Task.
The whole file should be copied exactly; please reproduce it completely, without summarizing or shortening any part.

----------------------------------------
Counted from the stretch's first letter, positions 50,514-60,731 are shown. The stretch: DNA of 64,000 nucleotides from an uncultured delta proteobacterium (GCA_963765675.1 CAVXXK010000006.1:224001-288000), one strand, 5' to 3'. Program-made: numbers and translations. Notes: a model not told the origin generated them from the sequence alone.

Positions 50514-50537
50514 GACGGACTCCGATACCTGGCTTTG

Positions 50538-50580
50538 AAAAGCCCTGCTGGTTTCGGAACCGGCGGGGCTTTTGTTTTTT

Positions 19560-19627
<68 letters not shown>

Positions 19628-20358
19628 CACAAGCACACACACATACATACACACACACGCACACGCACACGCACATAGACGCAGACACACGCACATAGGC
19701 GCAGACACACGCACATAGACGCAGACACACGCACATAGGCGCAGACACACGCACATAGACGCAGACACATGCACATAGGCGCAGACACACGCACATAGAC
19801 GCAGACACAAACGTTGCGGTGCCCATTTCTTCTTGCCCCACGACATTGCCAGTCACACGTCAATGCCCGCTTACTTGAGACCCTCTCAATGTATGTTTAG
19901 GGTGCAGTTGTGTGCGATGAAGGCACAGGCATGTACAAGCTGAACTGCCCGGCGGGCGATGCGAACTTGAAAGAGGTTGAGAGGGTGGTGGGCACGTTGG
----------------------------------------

Counted from the stretch's first letter, positions 50,514-60,731 are shown. The stretch: DNA of 64,000 nucleotides from an uncultured delta proteobacterium (GCA_963765675.1 CAVXXK010000006.1:224001-288000), one strand, 5' to 3'. Program-made: numbers and translations. Notes: a model not told the origin generated them from the sequence alone.

Positions 50514-50537
50514 GACGGACTCCGATACCTGGCTTTG

Positions 50538-50580
50538 AAAAGCCCTGCTGGTTTCGGAACCGGCGGGGCTTTTGTTTTTT

Positions 19560-19627
<68 letters not shown>

Positions 19628-20358
19628 CACAAGCACACACACATACATACACACACACGCACACGCACACGCACATAGACGCAGACACACGCACATAGGC
19701 GCAGACACACGCACATAGACGCAGACACACGCACATAGGCGCAGACACACGCACATAGACGCAGACACATGCACATAGGCGCAGACACACGCACATAGAC
19801 GCAGACACAAACGTTGCGGTGCCCATTTCTTCTTGCCCCACGACATTGCCAGTCACACGTCAATGCCCGCTTACTTGAGACCCTCTCAATGTATGTTTAG
19901 GGTGCAGTTGTGTGCGATGAAGGCACAGGCATGTACAAGCTGAACTGCCCGGCGGGCGATGCGAACTTGAAAGAGGTTGAGAGGGTGGTGGGCACGTTGG